There are many other ways to learn a language too. For instance, one could focus on respect authorities. But then they would have to answer the question, “how did the authorities learn what they know.” authoritative appeal would work quite well if a language was invented by ancient sage. We would them go to, say the Founding
Sage of Danish writing, and extract intent, just like the American judges use the constitution. But this is not how languages have been created. There are plenty of ancient authorities in data, but they all submit to the same language approaches; they merely seemed to codify the practices and beliefs of people who seemed most skillful in the use of a particular language. Hence, the authorities were themselves researchers of language.
The “tradition of language instructions” is common in literate societies. In the formal classes, learners are introduced to reading and writing. More, the teacher explains to the student the rules applied in language use. This is called a prescriptive tradition, whereby the learner is told what to do. It is the same approach used in arithmetic learning or how to knit a sweater. And formal language instructions normally take a normative approach of “should and shouldn’t,” which is an understanding or wrong and right behavior.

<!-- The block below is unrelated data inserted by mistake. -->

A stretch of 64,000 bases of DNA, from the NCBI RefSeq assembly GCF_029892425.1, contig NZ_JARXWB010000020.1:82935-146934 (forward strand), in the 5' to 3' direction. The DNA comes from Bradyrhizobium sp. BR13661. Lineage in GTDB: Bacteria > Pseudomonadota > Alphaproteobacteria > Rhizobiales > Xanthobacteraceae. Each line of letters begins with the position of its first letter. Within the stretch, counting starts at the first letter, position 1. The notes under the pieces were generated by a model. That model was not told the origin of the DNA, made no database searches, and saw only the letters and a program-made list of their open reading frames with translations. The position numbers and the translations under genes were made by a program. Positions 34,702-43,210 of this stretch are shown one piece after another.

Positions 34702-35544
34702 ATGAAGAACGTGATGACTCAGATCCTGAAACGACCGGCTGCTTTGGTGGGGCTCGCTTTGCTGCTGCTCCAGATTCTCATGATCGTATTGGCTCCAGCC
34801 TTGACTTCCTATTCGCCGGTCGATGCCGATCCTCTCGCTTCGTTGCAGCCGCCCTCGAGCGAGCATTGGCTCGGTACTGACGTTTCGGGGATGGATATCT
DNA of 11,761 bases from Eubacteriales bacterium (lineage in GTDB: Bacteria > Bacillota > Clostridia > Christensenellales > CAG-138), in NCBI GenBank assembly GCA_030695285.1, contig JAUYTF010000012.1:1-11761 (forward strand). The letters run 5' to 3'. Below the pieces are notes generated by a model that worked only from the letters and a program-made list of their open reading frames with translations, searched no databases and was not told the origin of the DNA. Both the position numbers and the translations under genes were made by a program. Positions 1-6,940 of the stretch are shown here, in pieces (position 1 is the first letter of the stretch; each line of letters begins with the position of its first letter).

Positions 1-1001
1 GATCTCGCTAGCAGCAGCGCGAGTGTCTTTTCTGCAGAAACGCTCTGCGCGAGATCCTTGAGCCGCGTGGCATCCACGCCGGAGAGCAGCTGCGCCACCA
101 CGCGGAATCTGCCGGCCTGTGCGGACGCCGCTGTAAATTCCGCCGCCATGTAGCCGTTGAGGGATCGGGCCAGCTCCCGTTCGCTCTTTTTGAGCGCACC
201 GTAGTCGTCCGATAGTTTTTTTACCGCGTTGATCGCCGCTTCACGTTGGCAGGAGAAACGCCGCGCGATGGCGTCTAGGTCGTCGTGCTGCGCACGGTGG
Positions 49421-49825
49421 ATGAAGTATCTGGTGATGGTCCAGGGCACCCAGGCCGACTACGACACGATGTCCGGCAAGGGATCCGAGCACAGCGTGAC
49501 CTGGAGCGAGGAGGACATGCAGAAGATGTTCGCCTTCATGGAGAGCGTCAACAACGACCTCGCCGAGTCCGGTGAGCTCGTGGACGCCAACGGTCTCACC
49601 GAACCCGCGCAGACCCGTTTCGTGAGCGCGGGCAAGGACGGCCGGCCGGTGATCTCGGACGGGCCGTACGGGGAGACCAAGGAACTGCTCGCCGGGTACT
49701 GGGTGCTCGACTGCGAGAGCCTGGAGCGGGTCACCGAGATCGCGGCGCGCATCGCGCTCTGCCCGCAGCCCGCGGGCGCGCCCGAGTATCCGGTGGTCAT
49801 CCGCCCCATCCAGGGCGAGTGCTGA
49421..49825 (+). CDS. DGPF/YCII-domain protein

Contrastingly, linguist uses a descriptive approach. The objective is to observe what people really and form theories to explain what has been observed. Right or wrong use of language is only considered based on whether it seems ordinary and natural in speech. And since you are a member of the literate culture, you have probably come across a certain amount of instructions in your traditional language. Hence, chances are, you will experience some discomfort as you observe language behaviors that you have been taught seem wrong. It might even be confusing as you are faced with decisions such as ‘ this behavior is wrong,’ “I am no good in observation,” the person I am observing is a wrong source of information.